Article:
The Times now reports on the display of the Shroud of Turin, "Shroud skeptics call on a shopping list of evidence, including traces of paint pigments and carbon-14 dating tests carried out in 1988 that led three independent laboratories to date the cloth between 1260 and 1390, to cast doubt on its sacred origins."
We addressed this issue on 1/31/10, reposted here...
New evidence from Israel leads us to ask if the famous Shroud of Turin, alleged to be from the time of Jesus, is a hoax?
The report in the Archaeology Magazine blog concludes, "No one will be able to draw any definitive conclusions about the authenticity of the Shroud of Turin based on this new study, "Molecular Exploration of the First-Century Tomb of the Shroud in Akeldama, Jerusalem".
The comparative sample size is miniscule, and archaeologists need to see much more in the way of Jewish burial shrouds from the period in order to establish what the customs really were. However, this evidence is the best we have at the moment, and it certainly casts a lot of new doubt on the Shroud of Turin."
What is the new evidence?
In December, Shimon Gibson, an archaeologist and senior research fellow at the W.F. Albright Institute of Archaeological Research in Jersualem, announced tantalizing results from a new study that he and Boaz Zissu, an archaeologist at Bar Ilan University, just completed on a 1st century B.C. shrouded burial they excavated in a tomb in Jerusalem. Gibson and several colleagues published the first part of the study in a paper in PLoS One on December 16th.... more...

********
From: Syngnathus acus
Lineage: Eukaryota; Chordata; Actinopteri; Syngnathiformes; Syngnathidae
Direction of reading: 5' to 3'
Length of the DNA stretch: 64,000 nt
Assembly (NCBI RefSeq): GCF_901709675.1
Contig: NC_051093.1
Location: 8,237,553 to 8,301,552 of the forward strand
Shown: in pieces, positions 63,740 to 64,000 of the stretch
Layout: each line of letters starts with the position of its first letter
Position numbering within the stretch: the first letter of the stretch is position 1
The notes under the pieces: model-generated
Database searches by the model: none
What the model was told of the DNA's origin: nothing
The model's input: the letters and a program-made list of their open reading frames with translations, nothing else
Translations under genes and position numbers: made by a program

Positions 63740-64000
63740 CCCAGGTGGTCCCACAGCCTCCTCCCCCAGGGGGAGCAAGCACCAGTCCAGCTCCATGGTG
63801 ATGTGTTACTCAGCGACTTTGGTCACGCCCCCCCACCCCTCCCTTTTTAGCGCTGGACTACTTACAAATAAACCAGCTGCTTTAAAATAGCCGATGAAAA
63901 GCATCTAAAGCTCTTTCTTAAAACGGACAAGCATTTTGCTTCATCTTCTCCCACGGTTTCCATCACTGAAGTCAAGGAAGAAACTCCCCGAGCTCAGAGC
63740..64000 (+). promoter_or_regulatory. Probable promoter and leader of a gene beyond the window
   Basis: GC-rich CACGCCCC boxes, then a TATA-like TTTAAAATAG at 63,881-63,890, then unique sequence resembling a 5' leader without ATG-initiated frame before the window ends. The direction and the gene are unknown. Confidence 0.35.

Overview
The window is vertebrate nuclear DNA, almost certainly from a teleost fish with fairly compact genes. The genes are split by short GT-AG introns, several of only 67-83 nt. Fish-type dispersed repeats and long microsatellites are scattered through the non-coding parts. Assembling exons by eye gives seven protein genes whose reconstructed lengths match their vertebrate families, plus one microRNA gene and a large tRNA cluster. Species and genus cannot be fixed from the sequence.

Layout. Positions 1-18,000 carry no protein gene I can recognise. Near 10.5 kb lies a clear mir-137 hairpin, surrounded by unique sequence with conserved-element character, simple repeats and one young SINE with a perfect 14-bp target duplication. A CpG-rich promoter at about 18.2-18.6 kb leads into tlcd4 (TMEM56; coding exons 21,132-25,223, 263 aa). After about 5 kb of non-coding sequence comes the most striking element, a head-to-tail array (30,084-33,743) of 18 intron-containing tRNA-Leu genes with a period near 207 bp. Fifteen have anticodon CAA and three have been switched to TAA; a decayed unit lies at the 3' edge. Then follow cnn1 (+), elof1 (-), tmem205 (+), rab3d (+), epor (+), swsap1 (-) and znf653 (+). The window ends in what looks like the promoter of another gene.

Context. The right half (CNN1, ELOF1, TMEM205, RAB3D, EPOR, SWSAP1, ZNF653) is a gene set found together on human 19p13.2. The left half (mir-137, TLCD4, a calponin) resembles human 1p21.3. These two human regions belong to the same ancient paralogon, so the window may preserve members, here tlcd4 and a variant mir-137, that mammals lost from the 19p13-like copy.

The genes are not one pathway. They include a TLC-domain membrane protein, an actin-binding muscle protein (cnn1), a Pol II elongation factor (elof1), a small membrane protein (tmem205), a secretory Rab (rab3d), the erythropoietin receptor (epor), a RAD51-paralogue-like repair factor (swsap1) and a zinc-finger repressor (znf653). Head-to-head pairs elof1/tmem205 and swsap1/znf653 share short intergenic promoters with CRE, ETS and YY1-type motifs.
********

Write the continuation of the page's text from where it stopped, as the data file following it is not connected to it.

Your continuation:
The entire study will clearly shed much new light on the authenticity of the more famous Shroud of Turin. As the team points out in the PLoS One paper, archaeologists rarely find ancient shrouded burials in the Jerusalem region: the city’s high levels of humidity quickly destroy organic materials. So, as Gibson recently explained to a reporter at The Catholic Review, ”this is the first shroud from Jesus’ time found in Jerusalem and the first shroud found in a type of burial cave similar to that which Jesus would have been buried in, and (because of this) it is the first shroud which can be compared to the Turin shroud.”
Gibson and his colleagues radiocarbon-dated the tattered vestiges of the excavated shroud to 95 B.C.E . And their careful examination revealed that the mourners in question employed two very different pieces of cloth to wrap the unknown dead male. They wrapped the individual’s head in linen cloth, and his body in wool cloth–a practice that Gibson says was part of traditional Jewish burial practices at the time. Moreover, this practice fits with the biblical description of the two pieces of cloth that Jesus cast off after he rose from the dead. The Shroud of Turin, by comparison, consists of just one large piece of cloth said to have covered both the head and body of Jesus.
And Gibson and his team found another critical difference. The tattered cloths they excavated were woven very simply, with a two-way weave. The Shroud of Turin, however, exhibits a more sophisticated weaving pattern, known as a twill weave.